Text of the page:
The First District holds attorneys representing a plaintiff in a successful employment discrimination lawsuit are entitled to interest accrued on fees and costs awarded by the court.
Nimachia Hernandez retained attorneys Dan Siegel and Ann Weills to represent her in an employment discrimination lawsuit. The fee agreement provided attorneys would be paid the greater of attorneys’ fees specifically awarded by court through settlement, or forty percent of the net recovery (including attorneys’ fees awarded by the court or through settlement), after payment of the costs.
The court awarded Hernandez attorney’s fees and costs after she prevailed . Siegel deposited the fee award plus accrued interest in the firm’s client trust account. Hernandez demanded she receive all fees and costs, and sued for breach of fiduciary duty and breach of contract. The trial court concluded the attorneys were entitled to the interest paid and the costs.
The Court of Appeal held nothing in the law or fee agreement supported Hernandez’s claim that interest belongs to the client instead of the client. The purpose of post-judgment interest is to compensate for the time value of the money pending payment. It would make little sense to pay interest to anyone other than to the attorney whose labor remains uncompensated. Hernandez’s interpretation would make it challenging for a FEHA plaintiff to find competent counsel. Unless an agreement provides otherwise, interest belongs to the attorney who owns the fee judgment.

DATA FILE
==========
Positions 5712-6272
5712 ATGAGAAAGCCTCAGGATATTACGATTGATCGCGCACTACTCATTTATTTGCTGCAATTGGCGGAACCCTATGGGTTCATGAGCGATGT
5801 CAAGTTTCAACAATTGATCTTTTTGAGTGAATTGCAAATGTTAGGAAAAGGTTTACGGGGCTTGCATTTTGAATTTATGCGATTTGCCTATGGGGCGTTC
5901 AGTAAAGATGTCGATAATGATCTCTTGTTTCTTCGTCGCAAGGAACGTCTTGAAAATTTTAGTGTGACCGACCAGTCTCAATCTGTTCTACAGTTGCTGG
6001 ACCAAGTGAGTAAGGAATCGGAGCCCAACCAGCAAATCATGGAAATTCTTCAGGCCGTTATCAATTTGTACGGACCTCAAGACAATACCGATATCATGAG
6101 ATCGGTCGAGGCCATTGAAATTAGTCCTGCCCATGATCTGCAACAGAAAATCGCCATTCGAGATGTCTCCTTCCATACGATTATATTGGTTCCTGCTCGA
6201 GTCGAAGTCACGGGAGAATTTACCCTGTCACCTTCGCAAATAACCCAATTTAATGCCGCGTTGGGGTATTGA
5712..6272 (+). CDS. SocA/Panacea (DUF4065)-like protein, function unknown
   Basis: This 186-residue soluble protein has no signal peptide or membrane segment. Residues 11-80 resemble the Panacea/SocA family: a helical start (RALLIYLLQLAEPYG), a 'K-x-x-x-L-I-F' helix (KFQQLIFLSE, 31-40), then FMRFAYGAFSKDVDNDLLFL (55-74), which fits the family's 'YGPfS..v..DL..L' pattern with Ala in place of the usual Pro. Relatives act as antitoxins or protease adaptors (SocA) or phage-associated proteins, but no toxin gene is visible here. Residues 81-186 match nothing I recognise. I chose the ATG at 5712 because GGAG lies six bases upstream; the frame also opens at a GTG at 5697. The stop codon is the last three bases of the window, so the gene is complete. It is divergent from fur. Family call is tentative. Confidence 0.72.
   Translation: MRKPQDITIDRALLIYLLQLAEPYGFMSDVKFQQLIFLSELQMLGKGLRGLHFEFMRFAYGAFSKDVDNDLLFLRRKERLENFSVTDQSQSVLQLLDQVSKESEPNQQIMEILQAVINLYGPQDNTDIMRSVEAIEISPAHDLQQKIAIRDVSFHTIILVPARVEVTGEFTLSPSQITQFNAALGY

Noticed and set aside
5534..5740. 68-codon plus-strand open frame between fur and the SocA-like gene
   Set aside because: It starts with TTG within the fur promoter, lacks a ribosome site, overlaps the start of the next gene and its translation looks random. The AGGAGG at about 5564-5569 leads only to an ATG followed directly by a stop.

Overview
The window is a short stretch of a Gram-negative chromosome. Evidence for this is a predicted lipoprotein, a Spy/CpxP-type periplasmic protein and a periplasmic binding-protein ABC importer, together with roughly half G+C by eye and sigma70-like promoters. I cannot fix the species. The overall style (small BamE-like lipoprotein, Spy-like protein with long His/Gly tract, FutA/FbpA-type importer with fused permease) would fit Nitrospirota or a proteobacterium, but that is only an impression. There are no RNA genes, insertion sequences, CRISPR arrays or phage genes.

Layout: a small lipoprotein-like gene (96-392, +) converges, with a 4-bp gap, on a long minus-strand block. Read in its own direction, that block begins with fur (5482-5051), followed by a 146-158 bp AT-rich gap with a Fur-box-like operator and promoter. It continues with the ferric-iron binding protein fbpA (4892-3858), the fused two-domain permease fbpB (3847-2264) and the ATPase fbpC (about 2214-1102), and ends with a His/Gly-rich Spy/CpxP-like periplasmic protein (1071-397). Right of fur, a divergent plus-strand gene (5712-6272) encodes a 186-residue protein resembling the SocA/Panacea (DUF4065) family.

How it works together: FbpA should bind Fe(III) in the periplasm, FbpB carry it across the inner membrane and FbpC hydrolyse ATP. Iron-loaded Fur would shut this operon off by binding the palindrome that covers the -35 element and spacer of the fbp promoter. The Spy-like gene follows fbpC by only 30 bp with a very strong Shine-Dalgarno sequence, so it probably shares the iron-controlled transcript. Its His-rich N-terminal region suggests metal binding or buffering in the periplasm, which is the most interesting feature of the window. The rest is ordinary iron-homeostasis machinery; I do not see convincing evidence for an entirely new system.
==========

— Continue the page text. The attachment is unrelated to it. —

Cost awards for costs advanced by the attorney also belong to the attorney. The California Rules of Professional Conduct allow an attorney to advance the costs of prosecuting a claim, with repayment contingent on the outcome .
Comment: This dispute may be avoided by detailed discussions with prospective clients about client rights and obligations, and by careful drafting of retainer agreements.